For Reflection: If Jesus needed to pray, how much more so do I need to pray?
Let us pray. Jesus, you set the example. You laid out the mission. You showed us how to accomplish it - through our prayer, with the authority of the Father, empowered by the Holy Spirit and your own intercession. It is in partnership with you that we live and move and have our being (Acts 17:28). You are the source, the holy one.
Jesus proclaimed his marching orders when he stood up in the temple of Nazareth and read from Isaiah: "The Spirit of the Lord is upon me because he has anointed me to bring good news to the poor. He has sent me to proclaim release to the captives and recovery of sight to the blind, to let the oppressed go free, to proclaim the year of the Lord's favor" (Luke 4:18-19).
These are the orders given to him by the Father and enabled by the Holy Spirit. Jesus knew why he was sent. He had a mission, a purpose. He also had help. He had his Father's authority behind him and Holy Spirit with him always. He embodied the Trinity. He was never alone in living out and accomplishing his mission.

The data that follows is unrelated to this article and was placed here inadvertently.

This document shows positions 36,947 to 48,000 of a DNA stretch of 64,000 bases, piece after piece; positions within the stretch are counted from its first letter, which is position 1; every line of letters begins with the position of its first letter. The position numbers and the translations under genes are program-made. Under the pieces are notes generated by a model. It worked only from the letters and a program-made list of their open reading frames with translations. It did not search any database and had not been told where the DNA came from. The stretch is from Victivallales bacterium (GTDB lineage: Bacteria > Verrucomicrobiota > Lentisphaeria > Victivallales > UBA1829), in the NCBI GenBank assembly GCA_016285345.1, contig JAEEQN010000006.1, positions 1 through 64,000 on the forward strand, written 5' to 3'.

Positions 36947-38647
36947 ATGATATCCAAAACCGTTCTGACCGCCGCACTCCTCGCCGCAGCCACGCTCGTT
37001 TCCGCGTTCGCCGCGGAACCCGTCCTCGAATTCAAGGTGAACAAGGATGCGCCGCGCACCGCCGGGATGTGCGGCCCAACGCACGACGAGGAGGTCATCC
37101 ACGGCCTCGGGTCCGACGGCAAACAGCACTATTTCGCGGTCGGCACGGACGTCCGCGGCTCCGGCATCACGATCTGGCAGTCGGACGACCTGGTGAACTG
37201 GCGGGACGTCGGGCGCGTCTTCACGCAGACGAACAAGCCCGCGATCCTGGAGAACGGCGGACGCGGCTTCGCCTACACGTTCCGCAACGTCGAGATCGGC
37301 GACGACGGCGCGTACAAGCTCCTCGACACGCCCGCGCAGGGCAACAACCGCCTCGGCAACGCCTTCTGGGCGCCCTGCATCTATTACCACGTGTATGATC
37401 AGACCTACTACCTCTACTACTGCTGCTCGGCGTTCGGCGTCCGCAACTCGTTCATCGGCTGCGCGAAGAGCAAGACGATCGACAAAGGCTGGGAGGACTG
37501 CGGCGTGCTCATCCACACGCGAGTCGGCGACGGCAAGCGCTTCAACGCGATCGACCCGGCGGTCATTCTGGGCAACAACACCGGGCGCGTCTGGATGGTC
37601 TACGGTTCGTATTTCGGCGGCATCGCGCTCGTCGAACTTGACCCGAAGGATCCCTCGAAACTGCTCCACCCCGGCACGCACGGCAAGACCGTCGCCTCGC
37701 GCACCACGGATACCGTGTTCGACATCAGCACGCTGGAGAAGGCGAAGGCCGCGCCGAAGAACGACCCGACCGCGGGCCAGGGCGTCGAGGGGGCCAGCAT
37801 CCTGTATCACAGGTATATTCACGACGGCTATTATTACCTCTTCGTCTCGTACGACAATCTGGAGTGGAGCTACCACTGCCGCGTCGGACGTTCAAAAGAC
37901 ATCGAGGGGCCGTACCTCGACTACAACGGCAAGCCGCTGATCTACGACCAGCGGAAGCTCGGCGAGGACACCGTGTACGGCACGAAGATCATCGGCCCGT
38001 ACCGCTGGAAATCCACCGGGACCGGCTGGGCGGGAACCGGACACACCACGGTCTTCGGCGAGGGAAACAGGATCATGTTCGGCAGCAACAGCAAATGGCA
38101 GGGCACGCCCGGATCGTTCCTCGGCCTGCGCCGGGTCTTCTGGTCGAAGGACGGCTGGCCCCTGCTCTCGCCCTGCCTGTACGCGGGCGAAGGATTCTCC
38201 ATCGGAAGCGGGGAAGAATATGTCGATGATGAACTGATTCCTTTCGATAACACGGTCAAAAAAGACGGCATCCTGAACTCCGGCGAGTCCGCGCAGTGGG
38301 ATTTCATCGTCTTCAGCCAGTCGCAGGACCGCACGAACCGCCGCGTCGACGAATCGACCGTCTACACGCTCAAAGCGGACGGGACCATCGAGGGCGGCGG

For Reflection: If Jesus needed the Father's authority and the Spirit's anointing, how can we expect to get by without them?
Let us pray. Jesus, I see the mission you had and I want to follow your example. I too need the Father's authority and the Spirit's anointing. I want to embody the Trinity to the extent that I can because there are still people who have not heard the good news, who have not been set free, who have not been healed, who do not know of your favor. I need your help to walk in your footsteps and continue your mission of bringing the kingdom of God on earth.
Wasting time with God. That's what some people call it. It's the time we spend with the Father/Jesus/Holy Spirit when it seems like nothing is going on. We're not conversing, we're just enjoying each other's company, sharing the same space.
Perhaps it's like a long-married couple who don't talk so much any more, but they don't want to be away from each other either. In a book I read recently an older gentleman told his adult children, when their mother had to spend some time in hospital, "You're mother and I have never spent a night apart. I don't intend to start now." So he slept in his wife's hospital room. Conversation is not always necessary, but presence is.